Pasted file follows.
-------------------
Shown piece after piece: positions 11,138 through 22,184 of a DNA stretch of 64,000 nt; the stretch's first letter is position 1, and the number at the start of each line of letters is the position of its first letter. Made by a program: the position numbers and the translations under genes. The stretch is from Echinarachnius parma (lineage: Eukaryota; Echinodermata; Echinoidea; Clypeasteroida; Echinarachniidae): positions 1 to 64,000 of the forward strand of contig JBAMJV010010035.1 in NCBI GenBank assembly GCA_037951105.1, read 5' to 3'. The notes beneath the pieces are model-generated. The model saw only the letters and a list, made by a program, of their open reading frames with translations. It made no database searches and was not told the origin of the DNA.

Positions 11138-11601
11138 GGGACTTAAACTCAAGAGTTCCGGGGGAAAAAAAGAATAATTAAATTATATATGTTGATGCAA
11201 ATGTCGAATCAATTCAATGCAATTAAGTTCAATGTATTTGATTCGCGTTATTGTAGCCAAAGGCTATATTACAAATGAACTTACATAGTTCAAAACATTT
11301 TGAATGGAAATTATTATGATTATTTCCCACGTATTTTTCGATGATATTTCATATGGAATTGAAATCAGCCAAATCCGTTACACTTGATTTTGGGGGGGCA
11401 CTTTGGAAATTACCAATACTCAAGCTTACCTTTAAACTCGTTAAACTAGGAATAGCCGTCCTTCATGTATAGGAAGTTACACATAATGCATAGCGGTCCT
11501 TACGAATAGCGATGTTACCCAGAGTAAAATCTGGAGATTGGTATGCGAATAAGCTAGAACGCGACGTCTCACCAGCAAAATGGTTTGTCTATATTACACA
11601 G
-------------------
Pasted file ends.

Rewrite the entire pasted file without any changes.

Shown piece after piece: positions 11,138 through 22,184 of a DNA stretch of 64,000 nt; the stretch's first letter is position 1, and the number at the start of each line of letters is the position of its first letter. Made by a program: the position numbers and the translations under genes. The stretch is from Echinarachnius parma (lineage: Eukaryota; Echinodermata; Echinoidea; Clypeasteroida; Echinarachniidae): positions 1 to 64,000 of the forward strand of contig JBAMJV010010035.1 in NCBI GenBank assembly GCA_037951105.1, read 5' to 3'. The notes beneath the pieces are model-generated. The model saw only the letters and a list, made by a program, of their open reading frames with translations. It made no database searches and was not told the origin of the DNA.

Positions 11138-11601
11138 GGGACTTAAACTCAAGAGTTCCGGGGGAAAAAAAGAATAATTAAATTATATATGTTGATGCAA
11201 ATGTCGAATCAATTCAATGCAATTAAGTTCAATGTATTTGATTCGCGTTATTGTAGCCAAAGGCTATATTACAAATGAACTTACATAGTTCAAAACATTT
11301 TGAATGGAAATTATTATGATTATTTCCCACGTATTTTTCGATGATATTTCATATGGAATTGAAATCAGCCAAATCCGTTACACTTGATTTTGGGGGGGCA
11401 CTTTGGAAATTACCAATACTCAAGCTTACCTTTAAACTCGTTAAACTAGGAATAGCCGTCCTTCATGTATAGGAAGTTACACATAATGCATAGCGGTCCT
11501 TACGAATAGCGATGTTACCCAGAGTAAAATCTGGAGATTGGTATGCGAATAAGCTAGAACGCGACGTCTCACCAGCAAAATGGTTTGTCTATATTACACA
11601 G